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BT-12: Pretreat or Not to Pretreat

by Lily Hunter, Roland DGA Senior Product Manager


BT-12

What is the most commonly-asked question we get related to our VersaSTUDIO BT-12 direct-to-garment printer? You guessed it – “Should I pretreat?”

So, why are people asking this question? Typically, you’ll see that those doing DTG (direct-to-garment) printing will use pre-treatment. However, this is typically for dark colored garments. The pretreatment helps the white ink adhere better to the fabric, creating a good foundation before laying down the colors (CMYK). However, some people do use pre-treatment for white to light-colored T-shirts.

Pretreatment, when used correctly, helps in two ways – increasing wash durability and improving ink adhesion and vibrancy, especially if you’re using low-quality T-shirts that pill easily. Notice how I emphasized “when used correctly?” That’s because using a pretreatment doesn’t necessarily guarantee a better outcome. Following the three steps below, however, will help ensure your pretreatment delivers the desired results:

  1. Match the pretreatment with the inks; there’s no “one-size-fits-all.” Just because a pretreatment works with one brand of inks doesn’t mean it will work well with another. Also, there are pretreatments made specifically for white T-shirts or colored T-shirts, so choose accordingly.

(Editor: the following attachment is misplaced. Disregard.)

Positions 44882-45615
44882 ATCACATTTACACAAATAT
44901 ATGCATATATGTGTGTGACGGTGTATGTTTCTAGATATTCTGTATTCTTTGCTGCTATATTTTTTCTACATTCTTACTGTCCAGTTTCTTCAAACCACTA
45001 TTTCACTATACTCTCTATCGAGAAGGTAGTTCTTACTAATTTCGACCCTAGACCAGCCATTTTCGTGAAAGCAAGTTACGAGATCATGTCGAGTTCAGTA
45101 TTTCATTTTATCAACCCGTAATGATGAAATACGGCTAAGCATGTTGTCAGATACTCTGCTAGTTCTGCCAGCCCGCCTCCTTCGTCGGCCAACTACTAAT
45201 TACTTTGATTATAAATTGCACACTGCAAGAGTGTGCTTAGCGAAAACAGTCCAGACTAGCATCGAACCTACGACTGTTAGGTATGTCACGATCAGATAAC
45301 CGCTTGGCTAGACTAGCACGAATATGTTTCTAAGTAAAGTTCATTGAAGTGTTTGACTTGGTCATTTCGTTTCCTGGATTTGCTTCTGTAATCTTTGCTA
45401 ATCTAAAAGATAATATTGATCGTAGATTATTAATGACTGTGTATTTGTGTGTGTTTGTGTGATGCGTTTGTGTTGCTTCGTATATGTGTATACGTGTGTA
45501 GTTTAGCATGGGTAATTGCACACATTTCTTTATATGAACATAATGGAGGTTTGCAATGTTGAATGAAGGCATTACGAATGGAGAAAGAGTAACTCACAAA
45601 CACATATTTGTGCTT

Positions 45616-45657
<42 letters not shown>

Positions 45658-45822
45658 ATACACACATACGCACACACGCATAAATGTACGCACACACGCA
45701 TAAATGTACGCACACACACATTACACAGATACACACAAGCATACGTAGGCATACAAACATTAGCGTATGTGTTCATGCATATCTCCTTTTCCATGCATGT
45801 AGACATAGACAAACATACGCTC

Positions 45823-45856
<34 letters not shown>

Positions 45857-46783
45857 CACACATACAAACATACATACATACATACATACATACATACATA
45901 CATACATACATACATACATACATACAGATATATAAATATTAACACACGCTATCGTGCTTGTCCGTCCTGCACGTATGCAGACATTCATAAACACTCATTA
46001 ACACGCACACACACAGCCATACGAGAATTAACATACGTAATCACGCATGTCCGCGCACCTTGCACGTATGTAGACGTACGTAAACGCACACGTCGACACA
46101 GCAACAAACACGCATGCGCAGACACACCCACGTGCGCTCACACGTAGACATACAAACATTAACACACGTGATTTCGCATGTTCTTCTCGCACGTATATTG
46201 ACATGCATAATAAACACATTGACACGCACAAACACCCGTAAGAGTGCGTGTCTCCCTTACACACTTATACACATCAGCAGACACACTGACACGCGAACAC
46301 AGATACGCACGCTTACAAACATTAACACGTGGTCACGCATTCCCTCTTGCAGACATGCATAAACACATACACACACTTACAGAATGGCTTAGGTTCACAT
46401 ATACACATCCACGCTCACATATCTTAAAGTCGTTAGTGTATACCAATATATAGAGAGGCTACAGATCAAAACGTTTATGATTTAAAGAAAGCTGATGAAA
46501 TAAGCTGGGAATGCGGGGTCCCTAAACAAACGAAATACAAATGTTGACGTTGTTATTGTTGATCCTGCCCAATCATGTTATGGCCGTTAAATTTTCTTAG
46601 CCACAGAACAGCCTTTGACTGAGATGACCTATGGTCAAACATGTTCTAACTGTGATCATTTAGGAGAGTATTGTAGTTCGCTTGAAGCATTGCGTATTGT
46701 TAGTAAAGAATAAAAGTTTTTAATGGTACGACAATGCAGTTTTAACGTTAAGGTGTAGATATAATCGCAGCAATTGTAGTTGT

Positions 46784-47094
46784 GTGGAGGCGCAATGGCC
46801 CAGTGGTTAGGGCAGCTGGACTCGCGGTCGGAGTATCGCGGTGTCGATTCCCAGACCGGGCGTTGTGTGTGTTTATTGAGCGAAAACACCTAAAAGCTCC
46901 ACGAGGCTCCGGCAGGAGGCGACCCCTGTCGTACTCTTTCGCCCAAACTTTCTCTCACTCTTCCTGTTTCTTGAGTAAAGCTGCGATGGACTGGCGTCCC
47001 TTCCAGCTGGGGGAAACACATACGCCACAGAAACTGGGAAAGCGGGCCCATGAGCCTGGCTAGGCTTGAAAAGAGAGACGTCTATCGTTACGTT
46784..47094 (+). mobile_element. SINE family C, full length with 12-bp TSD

2. Be sure to use the right amount. Doing so is critical – too much will make the shirt stiff and discolored (more evident in white to light-colored shirts), and too little can be like not using any at all. You’ve added more costs to your production, but you do not reap the benefits of it.
  3. wagoner sprayer Test, test, test! Make note of the brands of pretreatment that you use and how you apply them. There are people who use a Wagoner sprayer (or something similar) to spray on pretreatment. When using this method, however, it can be difficult to achieve an even spray or gauge how much spray (grams of pretreatment) you’re using. You can either hang dry or use a heat press to dry the treated garment. Other people will use DTG pretreatment sheets of paper, which have a uniform amount of pre-treatment on the paper. You will need to use a heat press to transfer that pretreatment from the paper onto the fabric. Neenah DTG PreTreat® Paper is one example.

Since the BT-12 is a CMYK-only printer that’s used for white to light colors, no pretreatment is necessary. Our recommendation, which reflects what most people do when printing DTG on white or light shirts, is to start off with a high-quality shirt. A shirt made of 100 percent ringspun, combed cotton is best, as the tight weave will provide a good foundation for the inks to lay on. Plus, it doesn’t pill, which gives the appearance of fading. Increasing color density and color saturation (basically laying down more layers of inks) will also improve wash durability. This can be done in the design software, whether it’s Roland Design Software, Adobe Illustrator, Photoshop, etc. However, if you do choose to use a pretreatment, make sure to do your due diligence and test for compatibility and durability first.

Happy selling and go get those opportunities out there!

Roland DGA

Lily Hunter

Lily Hunter is Roland DGA, Product Manager, Textiles and Consumable Supplies and manages the textile and dye-sublimation printer portfolio, as well as the Roland DGA media product line.